This paper considers statistical bounds for linear regression with random projection, a method often used to speed up computation by randomly compressing a large number of data points. They consider a model with fixed design matrix X, coefficient vector b and responses y = Xb + n where n is mean 0 noise. They then consider the statistical performance of sketching versus full ordinary least squares. Looking e.g. at the ratio of E[||tilde b_s - b||_2^2]/E[||tilde b - b||_2^2] where tilde b_s and tilde b are the estimators from sketching and OLS respectively. The main idea is to identify differences between different sketching methods like subsampled Hadamard transform Gaussian random projections, and data point subsampling, which typically achieve the same asymptotic results for various theoretical guarantees up to constants but may be observed to perform differently in practice. They succeed in doing this, showing that random projections with orthogonal rows (subsampled Hadamard and Haar projections) perform better than random projections with iid entries, like Gaussian entries. The gap in performance is rather small if the sketch size is much smaller than the original input size, which seems to be the natural setting in that it would be worthwhile to apply sketching. Still though, the separation is interesting and the first theoretical separation between these methods that I am aware of. To achieve this separation, the work considerers the setting where the number of data points n, the number of parameters p (columns of X), and the sketch size r all go to infinity, with n/p and n/r converging to constants. Bounds in this asymptotic regime are also given for uniform sampling and leverage score based sampling, although the assumptions made/bounds given are not really comparable to the other methods. Generally the paper is very well written. The main body is mostly a summary of results without intuition given for why they should hold/what the proof techniques are. I think this should be reprioritized, especially since this is largely a theoretical result. The proofs for the Gaussian case are very simple and could be sketched in the main body. The proofs of the other cases use lots of seemingly interesting tools that I have not seen applied to the analysis of sketching methods before -- Stieltjes transform, free probability, eta-transform etc. I believe that introducing these tools to those working on the analysis of sketching algorithms could be a valuable contribution. However, in the current presentation, it is hard for a non expert to understand the intuition behind why certain tools are being used, how they are allowing for the results to be proven etc. E.g. how intuitively is the gap between Gaussian and subsampled Hadamard able to be shown? Beyond the very superficial 'Hadamard has orthogonal rows'. Comments: - 'we get more accurate results for the performance of sketching' -- what exactly does this mean? How is accuracy measured? - Maybe this is common in statistics but why is is reasonable to assume that p and n would grow together with the aspect ratio converging? Why do we inherently expect more parameters with more data points? - Table 1 is very hard to read. Not sure if lines are divisions or line breaks. Many entries are missing and alignments makes it impossible to tell which values are supposed to fall in which column. Variables in leverage score line are undefined. - What talking about comparison to Raskutti and Mahoney in related work what sketching method does the 1 + 44p/r term apply to? Also what are the stronger assumptions? I don't see any nontrivial assumptions listed for the random projection case in the table or in Theorem 2.1. - Was a nice illustration that for Gaussian random projections, even when r = n VE goes to 2 not 1. - In Theorem 2.3 what does it mean that X's esd converges if X is just a matrix? Doe you mean that there is a function mapping n and p to deterministic matrices and the esps of these matrices converge as n and p increase? - Line 233: what does it mean for a matrix to be orthogonally invariant? - The rotationally invariant assumption seems super strong. This isn't even the case when each row is a p-dimensional Gaussian with some fixed covariance Sigma right? - Line 255: what does it mean it doesn't 'introduce enough randomness?' How is this measured? - I don't see how the line in 280 gives leverage score sampling. Where does the eta-transform come up? Would be helpful to explain a bit more. - The experiments look quite good, especially the real world data set. Although would be a lot more convincing if more than just a single dataset were tested. - The synthetic X is just iid Gaussian which usually makes everything look really good so this part of the experiment doesn't seem to add much. I guess it does confirm the theory for uniform sampling, under the rotationally invariant assumption. What about at least X with Gaussian rows with a non identity covariance? - Was leverage score sampling just not tested because you couldn't compute the theoretical bounds in closed form? - Under Prop A.1, what is eps_t? Under Proof of Theorem 2.1 tr((X^T X)^-1) shouldn't have an expectation around it. X is fixed here right?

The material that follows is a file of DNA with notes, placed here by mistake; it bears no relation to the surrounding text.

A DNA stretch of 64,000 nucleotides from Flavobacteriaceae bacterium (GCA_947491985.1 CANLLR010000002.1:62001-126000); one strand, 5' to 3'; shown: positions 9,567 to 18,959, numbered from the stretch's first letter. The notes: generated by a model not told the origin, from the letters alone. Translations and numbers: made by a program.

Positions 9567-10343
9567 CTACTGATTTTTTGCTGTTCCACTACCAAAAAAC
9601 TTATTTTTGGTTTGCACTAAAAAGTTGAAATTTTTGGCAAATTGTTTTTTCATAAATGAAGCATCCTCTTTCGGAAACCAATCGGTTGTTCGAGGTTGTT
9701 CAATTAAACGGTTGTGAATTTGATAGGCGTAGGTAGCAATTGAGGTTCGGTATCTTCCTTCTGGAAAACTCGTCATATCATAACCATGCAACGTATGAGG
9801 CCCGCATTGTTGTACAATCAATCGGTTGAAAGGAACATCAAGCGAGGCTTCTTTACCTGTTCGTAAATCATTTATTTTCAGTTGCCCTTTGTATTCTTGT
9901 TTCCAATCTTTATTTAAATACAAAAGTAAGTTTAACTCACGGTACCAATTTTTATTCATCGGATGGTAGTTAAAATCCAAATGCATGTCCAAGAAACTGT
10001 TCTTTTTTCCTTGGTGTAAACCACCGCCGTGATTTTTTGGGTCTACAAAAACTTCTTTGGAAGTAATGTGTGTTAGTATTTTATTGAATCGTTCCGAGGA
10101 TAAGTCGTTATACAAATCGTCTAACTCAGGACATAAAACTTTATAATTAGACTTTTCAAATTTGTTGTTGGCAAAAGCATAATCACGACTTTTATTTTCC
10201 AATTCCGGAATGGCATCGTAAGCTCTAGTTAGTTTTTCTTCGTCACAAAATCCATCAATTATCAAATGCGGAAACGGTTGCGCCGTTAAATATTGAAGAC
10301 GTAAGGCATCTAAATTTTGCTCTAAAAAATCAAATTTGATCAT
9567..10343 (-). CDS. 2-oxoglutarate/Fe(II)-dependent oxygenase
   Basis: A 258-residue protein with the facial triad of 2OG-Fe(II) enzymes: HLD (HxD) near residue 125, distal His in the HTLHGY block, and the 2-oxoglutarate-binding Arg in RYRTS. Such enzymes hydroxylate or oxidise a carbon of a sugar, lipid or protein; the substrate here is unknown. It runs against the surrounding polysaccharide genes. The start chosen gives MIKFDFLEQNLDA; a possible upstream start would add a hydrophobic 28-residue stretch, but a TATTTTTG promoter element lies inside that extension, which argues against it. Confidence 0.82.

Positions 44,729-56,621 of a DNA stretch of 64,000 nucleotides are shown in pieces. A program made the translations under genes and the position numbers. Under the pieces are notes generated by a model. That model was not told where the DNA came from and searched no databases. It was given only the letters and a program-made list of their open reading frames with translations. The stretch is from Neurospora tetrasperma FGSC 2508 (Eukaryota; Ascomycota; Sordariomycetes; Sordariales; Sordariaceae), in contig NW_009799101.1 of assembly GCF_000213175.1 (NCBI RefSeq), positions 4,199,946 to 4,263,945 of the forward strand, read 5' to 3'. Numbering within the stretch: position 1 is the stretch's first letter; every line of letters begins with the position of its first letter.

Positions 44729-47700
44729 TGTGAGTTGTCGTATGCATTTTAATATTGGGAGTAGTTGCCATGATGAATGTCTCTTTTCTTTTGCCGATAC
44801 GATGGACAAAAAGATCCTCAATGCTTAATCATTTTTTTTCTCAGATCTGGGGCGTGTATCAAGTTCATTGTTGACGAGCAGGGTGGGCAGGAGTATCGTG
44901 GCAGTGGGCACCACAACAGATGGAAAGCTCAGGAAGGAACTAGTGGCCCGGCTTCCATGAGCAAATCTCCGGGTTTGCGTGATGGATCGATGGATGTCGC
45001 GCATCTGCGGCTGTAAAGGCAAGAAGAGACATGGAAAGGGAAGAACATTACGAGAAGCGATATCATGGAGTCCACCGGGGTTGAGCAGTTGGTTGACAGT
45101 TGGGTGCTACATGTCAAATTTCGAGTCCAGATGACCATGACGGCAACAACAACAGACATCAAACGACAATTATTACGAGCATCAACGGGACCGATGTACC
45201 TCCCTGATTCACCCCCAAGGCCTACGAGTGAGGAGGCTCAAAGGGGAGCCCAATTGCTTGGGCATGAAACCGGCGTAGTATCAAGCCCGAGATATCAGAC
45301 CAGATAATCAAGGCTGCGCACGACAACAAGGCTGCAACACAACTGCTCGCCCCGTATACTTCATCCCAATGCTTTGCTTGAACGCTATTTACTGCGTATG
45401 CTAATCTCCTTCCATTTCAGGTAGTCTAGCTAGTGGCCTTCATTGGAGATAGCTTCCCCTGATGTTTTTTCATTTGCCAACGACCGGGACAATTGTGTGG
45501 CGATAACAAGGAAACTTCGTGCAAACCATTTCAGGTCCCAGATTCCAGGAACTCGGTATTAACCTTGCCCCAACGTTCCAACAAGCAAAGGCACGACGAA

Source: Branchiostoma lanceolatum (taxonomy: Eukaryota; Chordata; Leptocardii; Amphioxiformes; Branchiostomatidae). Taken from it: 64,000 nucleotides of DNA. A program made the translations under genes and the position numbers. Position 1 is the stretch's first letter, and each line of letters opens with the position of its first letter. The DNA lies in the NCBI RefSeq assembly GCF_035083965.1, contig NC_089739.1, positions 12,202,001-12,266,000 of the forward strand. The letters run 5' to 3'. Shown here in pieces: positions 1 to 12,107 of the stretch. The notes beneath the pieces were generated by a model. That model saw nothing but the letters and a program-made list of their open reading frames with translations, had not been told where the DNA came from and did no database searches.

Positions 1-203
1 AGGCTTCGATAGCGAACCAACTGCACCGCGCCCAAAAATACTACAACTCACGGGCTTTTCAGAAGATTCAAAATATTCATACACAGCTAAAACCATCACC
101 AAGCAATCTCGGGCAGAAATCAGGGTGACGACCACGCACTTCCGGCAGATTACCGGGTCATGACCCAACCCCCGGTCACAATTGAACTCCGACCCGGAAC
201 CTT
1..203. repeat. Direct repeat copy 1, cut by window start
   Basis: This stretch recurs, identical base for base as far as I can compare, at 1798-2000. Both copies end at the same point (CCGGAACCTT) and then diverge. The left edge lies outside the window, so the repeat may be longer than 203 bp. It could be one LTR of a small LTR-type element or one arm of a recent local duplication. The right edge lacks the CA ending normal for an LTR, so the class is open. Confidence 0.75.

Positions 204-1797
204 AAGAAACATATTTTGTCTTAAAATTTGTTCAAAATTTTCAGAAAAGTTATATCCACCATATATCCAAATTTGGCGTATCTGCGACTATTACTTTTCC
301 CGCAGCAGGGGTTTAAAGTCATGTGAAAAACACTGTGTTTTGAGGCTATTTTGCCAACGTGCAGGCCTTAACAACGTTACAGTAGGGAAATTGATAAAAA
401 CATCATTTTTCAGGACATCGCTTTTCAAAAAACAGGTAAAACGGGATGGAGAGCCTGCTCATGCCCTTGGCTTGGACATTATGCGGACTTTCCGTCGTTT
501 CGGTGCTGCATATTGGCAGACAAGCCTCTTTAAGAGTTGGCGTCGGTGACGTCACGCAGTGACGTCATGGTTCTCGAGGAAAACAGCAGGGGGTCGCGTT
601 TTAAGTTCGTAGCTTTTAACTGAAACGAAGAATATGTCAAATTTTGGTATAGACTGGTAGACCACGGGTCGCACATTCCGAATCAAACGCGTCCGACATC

## Originality ## This paper studies the asymptotic behavior of sketching methods for the least square problem. The difference between this work and previous works is relatively obvious. ## Quality ## The paper is technically sound. The results of the theorems make sense and each of the theorems is fully explained. However, I did not carefully check the proof of the theorems. ## Clarity ## The paper is well written, the organization is very clear, and the notations are concise and accurate.